Recorded calls spell freedom for Walla Walla Jail inmate

Joseph A. Davis' rights were violated by the inadvertent tapings, the county prosecutor said.

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WALLA WALLA -- Criminal charges have been dismissed against a local man serving a prison sentence of more than three years for beating up his then-girlfriend and assaulting her sister because inadvertent recordings at the Walla Walla County Jail of telephone conversations between the man and his lawyer violated attorney-client privilege, according to Prosecuting Attorney Jim Nagle.

As a result, Joseph A. Davis was released Tuesday from the Airway Heights Corrections Center where he was serving his prison term.

He was incarcerated about 19 months related to the case. Had it not been dismissed, the earliest he could have been released with credit for good behavior would have been March 25 of next year, according to the Department of Corrections.

Nagle said in an interview this week his office investigated a complaint by Davis this past spring that phone calls he placed to his attorney, William McCool, were recorded in months leading up to Davis' guilty pleas and sentencing in mid-2011. Davis at the time was incarcerated at the County Jail, which is under the jurisdiction of the Sheriff's Office.

Nagle said his staff recently discovered that about 12-15 such calls from Davis to McCool's cellphone had been recorded mistakenly and -- in two instances -- accessed by a Walla Walla police detective. Therefore, Nagle said, he had to drop the charges, allowing for Davis' release.

"We determined if this issue went up to appeal, (all evidence in the case) would be suppressed and we wouldn't have enough to go forward," Nagle said.

He added the detective doesn't even remember listening to the phone calls, no one knew of the violation at the time and authorities didn't receive any inside information as a result. But that doesn't matter because attorney-client conversations are "sacrosanct," Nagle said.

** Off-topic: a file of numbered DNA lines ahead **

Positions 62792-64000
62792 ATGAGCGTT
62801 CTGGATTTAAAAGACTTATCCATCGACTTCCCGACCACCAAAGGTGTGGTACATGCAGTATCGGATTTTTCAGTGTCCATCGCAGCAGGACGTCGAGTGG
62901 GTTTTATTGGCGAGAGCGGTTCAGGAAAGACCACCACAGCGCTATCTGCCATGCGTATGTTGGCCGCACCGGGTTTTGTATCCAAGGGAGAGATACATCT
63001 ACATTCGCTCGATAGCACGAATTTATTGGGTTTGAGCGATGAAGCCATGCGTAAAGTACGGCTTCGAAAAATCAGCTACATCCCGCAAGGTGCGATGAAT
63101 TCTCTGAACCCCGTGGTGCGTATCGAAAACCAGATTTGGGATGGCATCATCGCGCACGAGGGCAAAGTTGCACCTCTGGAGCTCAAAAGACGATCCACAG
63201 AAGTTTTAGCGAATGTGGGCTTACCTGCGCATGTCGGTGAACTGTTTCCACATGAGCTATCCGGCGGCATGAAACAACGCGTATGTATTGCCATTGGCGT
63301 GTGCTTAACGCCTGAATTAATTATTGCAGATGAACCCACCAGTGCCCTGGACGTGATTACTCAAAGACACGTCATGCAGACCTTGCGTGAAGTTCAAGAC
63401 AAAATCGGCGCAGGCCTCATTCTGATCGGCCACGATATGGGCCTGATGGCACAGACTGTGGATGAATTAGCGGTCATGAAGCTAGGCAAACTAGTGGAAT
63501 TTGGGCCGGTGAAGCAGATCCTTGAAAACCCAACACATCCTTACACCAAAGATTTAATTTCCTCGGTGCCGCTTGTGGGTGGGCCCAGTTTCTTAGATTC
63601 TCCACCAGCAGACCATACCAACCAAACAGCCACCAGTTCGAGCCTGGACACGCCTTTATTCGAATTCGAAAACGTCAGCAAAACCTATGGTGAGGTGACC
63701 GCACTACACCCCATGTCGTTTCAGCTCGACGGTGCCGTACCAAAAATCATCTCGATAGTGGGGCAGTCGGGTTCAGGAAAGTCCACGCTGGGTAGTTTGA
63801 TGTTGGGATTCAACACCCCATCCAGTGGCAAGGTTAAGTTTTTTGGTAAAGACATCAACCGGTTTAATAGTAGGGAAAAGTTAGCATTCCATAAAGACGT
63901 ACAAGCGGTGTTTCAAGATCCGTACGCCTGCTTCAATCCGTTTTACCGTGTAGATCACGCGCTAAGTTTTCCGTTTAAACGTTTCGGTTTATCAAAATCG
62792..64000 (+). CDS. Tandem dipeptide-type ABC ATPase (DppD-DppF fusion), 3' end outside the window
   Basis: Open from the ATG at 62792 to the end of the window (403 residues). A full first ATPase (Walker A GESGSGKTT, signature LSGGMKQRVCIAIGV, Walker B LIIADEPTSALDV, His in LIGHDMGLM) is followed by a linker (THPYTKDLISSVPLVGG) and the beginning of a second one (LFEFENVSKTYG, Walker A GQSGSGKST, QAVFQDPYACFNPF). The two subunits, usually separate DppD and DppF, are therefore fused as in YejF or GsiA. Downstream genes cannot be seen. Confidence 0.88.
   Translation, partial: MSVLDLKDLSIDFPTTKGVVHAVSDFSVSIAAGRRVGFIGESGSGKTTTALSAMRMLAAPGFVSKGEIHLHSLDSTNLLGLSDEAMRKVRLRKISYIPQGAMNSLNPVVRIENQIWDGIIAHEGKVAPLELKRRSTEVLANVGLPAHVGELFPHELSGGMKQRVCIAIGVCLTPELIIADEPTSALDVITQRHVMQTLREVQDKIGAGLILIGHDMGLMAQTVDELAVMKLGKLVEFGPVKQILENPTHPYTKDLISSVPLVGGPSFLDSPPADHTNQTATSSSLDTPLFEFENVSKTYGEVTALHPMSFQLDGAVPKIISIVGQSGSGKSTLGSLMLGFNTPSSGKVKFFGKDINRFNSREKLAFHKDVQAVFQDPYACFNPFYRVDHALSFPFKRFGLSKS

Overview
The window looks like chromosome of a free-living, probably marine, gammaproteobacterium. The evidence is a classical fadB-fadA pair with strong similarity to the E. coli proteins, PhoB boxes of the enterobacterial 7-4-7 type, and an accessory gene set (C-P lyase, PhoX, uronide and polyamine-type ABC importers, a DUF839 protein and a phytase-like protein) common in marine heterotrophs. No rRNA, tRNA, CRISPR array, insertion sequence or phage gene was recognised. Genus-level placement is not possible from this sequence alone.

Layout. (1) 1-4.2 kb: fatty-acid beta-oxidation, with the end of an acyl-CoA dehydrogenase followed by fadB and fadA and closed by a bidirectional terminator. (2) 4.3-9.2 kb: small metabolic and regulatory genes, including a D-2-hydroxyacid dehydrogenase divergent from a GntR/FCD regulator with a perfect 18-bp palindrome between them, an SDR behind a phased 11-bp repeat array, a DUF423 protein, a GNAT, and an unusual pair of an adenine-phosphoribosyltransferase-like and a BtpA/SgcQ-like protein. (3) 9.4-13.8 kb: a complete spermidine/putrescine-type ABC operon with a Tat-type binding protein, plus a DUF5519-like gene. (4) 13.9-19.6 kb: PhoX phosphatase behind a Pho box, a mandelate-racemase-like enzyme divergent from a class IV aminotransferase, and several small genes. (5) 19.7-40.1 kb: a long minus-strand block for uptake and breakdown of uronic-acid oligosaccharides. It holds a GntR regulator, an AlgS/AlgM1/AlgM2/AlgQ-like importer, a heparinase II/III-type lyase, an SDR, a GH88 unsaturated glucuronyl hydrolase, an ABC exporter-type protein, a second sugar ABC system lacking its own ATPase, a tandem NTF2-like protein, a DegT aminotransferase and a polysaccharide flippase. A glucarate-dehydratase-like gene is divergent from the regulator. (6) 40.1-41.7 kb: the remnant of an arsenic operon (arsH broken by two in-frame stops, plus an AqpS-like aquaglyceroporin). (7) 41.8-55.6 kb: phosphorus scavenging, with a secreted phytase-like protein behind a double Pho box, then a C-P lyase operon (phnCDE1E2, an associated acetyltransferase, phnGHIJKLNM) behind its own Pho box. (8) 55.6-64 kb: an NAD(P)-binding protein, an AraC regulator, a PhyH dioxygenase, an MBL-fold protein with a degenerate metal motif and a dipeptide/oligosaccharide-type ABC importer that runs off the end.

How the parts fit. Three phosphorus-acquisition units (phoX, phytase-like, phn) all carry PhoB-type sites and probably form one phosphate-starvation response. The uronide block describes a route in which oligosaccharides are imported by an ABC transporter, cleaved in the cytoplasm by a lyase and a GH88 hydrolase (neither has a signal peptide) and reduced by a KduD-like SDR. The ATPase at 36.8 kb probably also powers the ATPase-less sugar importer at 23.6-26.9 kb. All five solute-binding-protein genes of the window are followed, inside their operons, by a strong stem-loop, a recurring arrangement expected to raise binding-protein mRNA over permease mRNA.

Davis, 22, pleaded guilty in May 2011 to two counts of third-degree assault that occurred during a disturbance the previous November. Officials said Davis repeatedly punched and hit his then-girlfriend Shelly Yeley at a residence on Sumach Street and threatened her and her sister, Yvonne Yeley, with a knife.

He also entered guilty pleas to one count each of tampering with a witness at the scene and intimidating a public servant by threatening an officer who took him to jail.

He didn't admit guilt, but acknowledged the prosecution had evidence to convict him.

Walla Walla County Superior Court Judge John Lohrmann sentenced Davis the next month to three years and four months, with credit for 163 days he'd served at the County Jail related to charges in the case, and placed him on a year of community custody after his release. Davis then was transferred to the state prison system.

Lohrmann signed a formal dismissal order last week, on July 19. The case cannot be refiled.

In the order, Lohrmann allowed Davis to withdraw his guilty plea, which he had been asking to do since late March of this year.

Davis claimed McCool was negligent and his actions violated Davis' constitutional rights to be represented by an effective lawyer.

"My largest complaint against my attorney ... is for seven months from December 2010 to June 2011 (while at the County Jail), (McCool) encouraged me to speak with him on a phone that he knew was being monitored and recorded by the Walla Walla County Sheriff's Department," according to Davis' motion for withdrawal of his guilty plea.

Davis wrote that every time he called McCool's office, a voice from the jail phone system would clearly say the call was being monitored and recorded. It turned out, however, that calls to McCool's cellphone were the ones affected.

Davis wrote that he pleaded guilty in a plea bargain because he was afraid he couldn't get a fair trial based on "lies," but later realized by conducting research in a prison law library that the recording of his attorney-client phone calls violated the U.S. Constitution and state law.